OK, so it’s corny.
I still liked it. For the
believer, especially, it features some astounding aspects seldom seen in
modern cinema: sincere faith, ongoing
church participation, a choir that rocks, a minister who, though human, is
still recognized as an authority figure and not some hypocritical sleazeball,
good-natured humor, and some lovely sacred music, sweetly delivered.
OK, so there’s a few slang words, and a little uncomfortable teenage
rebellion, and some small-minded small-town parochialism.
Get over it. These are the
necessary counterpoints. We 21st-century
churchgoers can hardly ask for more out of an increasingly secular and cynical
Queen Latifah and Dolly Parton play a
couple of small-town matrons on a collision course.
They’ve sung in the same church choir together for years, but their
esteemed leader---Kris Kristofferson, whoda thunk it?---dies, suddenly, and
while his wife, G.G. (Parton) would like to assume his responsibilities, the
Pastor, and the Board, pick Vi Rose (Latifah) instead, thinking she can take
the choir to the next level in the annual competition. (Never mind that church
choirs rarely compete, considering that it’s not a performance, anyway,
it’s their offering to the Lord----which, by definition, doesn’t need to
be compared to other’s offerings.) But
the looming competition, of course, encourages everyone to work together
harder, and also to look realistically at what they’re missing---come to
think of it, competing might be a good thing for many church choirs.
In pacing and format, “Joyful Noise”
feels like an old-fashioned musical. Every
once in a while, right in the middle of the dialogue, somebody is likely to
break out into song. And we have a lot
of talented singers to enjoy---notably Keke Palmer and Josh Jordan, who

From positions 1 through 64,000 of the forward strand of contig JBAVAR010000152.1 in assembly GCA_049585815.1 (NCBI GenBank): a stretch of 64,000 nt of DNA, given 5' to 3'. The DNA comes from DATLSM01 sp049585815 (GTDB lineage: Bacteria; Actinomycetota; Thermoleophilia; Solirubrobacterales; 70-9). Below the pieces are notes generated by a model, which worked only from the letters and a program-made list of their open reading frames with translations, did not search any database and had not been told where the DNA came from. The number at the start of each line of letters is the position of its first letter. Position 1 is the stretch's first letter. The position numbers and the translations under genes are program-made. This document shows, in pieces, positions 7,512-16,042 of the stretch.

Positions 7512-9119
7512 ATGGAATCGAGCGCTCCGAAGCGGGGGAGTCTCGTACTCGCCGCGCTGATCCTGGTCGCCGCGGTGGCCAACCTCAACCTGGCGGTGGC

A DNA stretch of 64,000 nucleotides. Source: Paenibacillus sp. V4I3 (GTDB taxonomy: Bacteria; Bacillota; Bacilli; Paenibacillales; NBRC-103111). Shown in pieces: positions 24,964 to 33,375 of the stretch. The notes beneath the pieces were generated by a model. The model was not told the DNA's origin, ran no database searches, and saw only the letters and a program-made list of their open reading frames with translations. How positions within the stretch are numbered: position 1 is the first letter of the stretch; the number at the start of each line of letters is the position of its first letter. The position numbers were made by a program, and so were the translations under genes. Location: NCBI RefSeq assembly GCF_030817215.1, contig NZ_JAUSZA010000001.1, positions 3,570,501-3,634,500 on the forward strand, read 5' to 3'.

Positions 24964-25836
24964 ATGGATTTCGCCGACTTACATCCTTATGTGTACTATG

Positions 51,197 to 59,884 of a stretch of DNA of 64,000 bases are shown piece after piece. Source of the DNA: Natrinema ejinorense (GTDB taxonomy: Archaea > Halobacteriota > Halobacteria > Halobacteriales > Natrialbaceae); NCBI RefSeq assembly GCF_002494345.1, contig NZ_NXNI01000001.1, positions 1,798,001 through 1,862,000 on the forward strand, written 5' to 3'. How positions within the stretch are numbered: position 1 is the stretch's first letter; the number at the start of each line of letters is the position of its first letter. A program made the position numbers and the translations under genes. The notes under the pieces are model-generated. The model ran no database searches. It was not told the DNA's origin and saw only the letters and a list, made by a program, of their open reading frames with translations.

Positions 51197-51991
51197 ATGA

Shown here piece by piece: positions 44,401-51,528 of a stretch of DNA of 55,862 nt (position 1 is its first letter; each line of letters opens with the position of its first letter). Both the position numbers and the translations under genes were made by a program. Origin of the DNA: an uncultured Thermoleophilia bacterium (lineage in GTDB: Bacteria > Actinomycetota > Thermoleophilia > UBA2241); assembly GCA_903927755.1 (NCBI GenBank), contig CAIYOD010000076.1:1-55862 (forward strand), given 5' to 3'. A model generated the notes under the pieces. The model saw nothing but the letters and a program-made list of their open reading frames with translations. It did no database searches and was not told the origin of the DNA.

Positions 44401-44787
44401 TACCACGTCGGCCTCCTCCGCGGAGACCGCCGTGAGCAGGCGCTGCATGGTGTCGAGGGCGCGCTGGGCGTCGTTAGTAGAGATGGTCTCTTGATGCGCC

together are also the main love interest (thank goodness we’ve moved past
even noticing the fact that one is black and the other is white).
The real issue here is that Vi Rose thinks that G.G.’s grandson has
been around the block too many times to be a good candidate to court her
precious, innocent baby girl. Vi
Rose’s husband has been in the Army, mostly overseas, and she’s had to do
the child-rearing herself, which has been particularly difficult for her son
with Asperger’s---but now she’s self-reliant to a fault, because she
doesn’t seem to listen very well to anyone around her (which is also part of
the reason her husband re-enlisted). Yes,
we need some relational tension to offset all that saccharine.
“Joyful Noise” is predictably a
showcase for established stars Latifah and Parton---each get solos that
clearly do not advance the plot, but just plain give them the opportunity to
perform---but “Joyful Noise” clicks best when the whole choir sings,
because they’re unafraid to be exuberant together.
The musical arrangements vary from traditional sacred to smooth pop,
but it’s altogether wholesome, and very pleasant to the ear and eye.
Of course it won’t win any Academy Awards, but who cares?
This is truly a family movie where the Christians are actually
presented in a winsome light. And
that’s one worth noting.
Dr. Ronald P. Salfen, Interim Pastor,
St. Stephen’s Presbyterian Church,